Monday, December 10, 2018

Q: End of year recommended books?

From Susan

My crime fiction reading was haphazard but enjoyable this year. I read less because I took on some non-fiction recommended by others to help cope with our national, um, circumstances. But I kept buying books, which means I either retire to my bed to read non-stop while drinking hot chocolate, or postpone to 2019 many undoubtedly excellent books to read and report on. But here are a few that I loved, not all of them new in 2018:

THERE, THEREby Tommy Orange. A new voice, a new perspective, a brilliant, lyrical writer inviting us to understand and care for Native Americans coping – or not - in an urban setting, specifically Oakland, California, a place I know reasonably well. Orange pulls no punches in his condemnation of the myriad ways that Native people have been screwed, but the novel pulls us in with its power and focus on a cluster of characters being pulled as if by magnets toward disaster. It is a crime story on many levels, individuals against individuals, and society against a whole group of people. It’s also a nail-biter.

THE WINTER GROUND, a Dandy Gilver mystery by Catriona McPherson. Published in 2008 as the fourth, it’s one in the series I had missed. It’s a corker! Like so many of her Dandy mysteries, there’s a puzzling death and no end of possible killers. The setting is near Dandy’s home but it’s exotic because the circus has come to town, or rather to the estate of an odd couple who are themselves quite a mystery. The circus folk are great fun, and the author’s dry humor shines an unflattering light on the wealthy landowners and one particularly posturing younger son. When the Russian bareback rider has an accident, Dandy’s nose for trouble begins to quiver. A treat for me was a deeper look at Dandy’s uncomfortable marriage and her relationships with her two sons.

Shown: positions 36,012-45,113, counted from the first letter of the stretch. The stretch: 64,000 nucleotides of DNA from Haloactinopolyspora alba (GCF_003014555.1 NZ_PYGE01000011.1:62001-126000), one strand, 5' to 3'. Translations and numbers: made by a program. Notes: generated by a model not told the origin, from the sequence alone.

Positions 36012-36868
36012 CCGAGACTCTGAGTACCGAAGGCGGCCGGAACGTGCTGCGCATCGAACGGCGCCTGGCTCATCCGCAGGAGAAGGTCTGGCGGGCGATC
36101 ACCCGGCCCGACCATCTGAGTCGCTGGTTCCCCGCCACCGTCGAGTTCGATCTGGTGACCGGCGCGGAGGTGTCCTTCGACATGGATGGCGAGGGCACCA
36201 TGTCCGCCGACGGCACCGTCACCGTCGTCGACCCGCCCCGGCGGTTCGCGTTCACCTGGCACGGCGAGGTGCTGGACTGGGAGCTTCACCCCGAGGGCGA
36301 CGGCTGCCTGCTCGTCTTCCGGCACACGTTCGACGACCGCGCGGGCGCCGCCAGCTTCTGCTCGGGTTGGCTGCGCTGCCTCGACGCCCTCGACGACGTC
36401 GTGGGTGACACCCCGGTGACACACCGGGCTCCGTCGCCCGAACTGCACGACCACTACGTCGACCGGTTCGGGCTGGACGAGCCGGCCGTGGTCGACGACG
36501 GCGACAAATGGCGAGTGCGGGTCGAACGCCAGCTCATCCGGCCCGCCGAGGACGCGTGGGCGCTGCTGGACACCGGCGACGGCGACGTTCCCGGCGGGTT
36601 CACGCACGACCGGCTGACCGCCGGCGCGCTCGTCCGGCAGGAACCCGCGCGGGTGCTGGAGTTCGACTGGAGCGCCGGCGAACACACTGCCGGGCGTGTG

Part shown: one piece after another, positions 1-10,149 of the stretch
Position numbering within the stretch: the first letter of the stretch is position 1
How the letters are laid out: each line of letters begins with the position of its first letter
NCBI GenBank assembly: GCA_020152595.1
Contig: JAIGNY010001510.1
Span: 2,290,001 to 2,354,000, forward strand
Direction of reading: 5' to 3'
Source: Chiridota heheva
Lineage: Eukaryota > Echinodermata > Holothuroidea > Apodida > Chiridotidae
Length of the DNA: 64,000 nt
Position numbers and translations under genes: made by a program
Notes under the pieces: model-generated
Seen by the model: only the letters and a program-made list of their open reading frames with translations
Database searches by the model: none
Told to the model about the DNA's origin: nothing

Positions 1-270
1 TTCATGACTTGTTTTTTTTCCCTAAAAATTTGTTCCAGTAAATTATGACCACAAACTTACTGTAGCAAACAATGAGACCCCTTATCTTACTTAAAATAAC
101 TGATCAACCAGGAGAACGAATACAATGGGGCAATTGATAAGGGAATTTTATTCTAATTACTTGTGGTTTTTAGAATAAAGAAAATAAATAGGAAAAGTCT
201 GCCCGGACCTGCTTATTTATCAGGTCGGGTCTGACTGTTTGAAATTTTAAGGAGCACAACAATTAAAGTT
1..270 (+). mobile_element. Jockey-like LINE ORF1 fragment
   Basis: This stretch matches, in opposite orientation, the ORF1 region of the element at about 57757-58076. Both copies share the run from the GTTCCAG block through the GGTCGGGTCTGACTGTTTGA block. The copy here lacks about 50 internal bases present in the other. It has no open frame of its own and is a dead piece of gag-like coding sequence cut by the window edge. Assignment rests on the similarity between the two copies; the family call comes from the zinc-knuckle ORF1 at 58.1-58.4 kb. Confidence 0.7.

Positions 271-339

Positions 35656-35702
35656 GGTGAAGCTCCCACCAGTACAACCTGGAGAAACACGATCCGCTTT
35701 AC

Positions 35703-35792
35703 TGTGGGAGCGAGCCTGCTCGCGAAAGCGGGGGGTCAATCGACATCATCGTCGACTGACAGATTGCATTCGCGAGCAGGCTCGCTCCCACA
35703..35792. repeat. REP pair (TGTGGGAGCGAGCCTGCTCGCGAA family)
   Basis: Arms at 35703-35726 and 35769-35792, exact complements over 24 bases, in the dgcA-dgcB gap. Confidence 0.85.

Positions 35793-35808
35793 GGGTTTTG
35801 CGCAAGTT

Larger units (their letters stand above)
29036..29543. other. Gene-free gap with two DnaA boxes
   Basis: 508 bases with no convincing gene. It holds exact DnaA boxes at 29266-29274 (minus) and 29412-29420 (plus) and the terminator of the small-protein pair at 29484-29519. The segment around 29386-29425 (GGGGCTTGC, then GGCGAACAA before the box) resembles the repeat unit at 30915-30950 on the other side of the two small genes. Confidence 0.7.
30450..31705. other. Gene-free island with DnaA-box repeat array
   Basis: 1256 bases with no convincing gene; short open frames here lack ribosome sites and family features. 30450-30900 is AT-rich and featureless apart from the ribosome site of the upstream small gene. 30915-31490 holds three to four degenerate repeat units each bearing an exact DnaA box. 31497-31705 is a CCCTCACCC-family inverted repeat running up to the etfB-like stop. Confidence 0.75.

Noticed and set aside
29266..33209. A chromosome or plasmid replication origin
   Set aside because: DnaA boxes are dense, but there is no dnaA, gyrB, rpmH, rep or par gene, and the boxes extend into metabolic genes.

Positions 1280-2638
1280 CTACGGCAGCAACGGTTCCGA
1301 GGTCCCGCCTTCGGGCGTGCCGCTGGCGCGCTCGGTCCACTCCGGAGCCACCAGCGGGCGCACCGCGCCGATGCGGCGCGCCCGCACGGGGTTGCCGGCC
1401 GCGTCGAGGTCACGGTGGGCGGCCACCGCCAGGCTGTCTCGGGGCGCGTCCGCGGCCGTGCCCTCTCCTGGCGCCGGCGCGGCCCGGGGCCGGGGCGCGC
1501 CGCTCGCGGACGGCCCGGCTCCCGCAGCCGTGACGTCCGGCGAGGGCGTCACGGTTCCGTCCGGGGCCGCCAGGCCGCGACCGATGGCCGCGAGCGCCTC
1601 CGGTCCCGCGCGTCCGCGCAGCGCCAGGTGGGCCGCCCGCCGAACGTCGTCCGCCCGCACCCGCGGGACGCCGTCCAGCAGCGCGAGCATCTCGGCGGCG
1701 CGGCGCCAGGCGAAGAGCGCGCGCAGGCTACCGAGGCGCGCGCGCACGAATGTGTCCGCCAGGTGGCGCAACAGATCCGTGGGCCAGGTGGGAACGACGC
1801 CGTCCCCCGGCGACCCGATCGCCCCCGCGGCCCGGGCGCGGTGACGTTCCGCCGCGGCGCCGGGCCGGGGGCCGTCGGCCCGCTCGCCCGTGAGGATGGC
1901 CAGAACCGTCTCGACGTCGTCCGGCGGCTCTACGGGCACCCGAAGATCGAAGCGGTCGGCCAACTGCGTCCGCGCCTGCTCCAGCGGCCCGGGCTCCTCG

THE SEAGULLby Ann Cleeves.  Again, from a prior year, but it’s never too late to catch up with the cranky detective Vera Stanhope as she tackles crimes, this time two bodies long dead found in a drainpipe that may have something to do with a brand new murder victim. Leave it to her to start connecting dots other people don’t – or don’t want to – see. I am a great admirer of Vera and Ann, so of course this is on my list.

A NECESSARY EVILby Abir Mukherjee. Abir and I were on a panel together at Bouchercon this year, which sparked my interest in his novels about an English policeman and his Indian partner in Calcutta. The crime they’re investigating is good but what I enjoyed most was the growing relationship between the two men, the setting of the story earlier in the 20thcentury, and the nuanced description of the racist society and the toll it took on everyone.

There are others, but if you choose to read one of these, I think you’ll find it worth your time. And, happy holidays to everyone. May they be occasions of love and joy, and may 2019 be a good year for us all!

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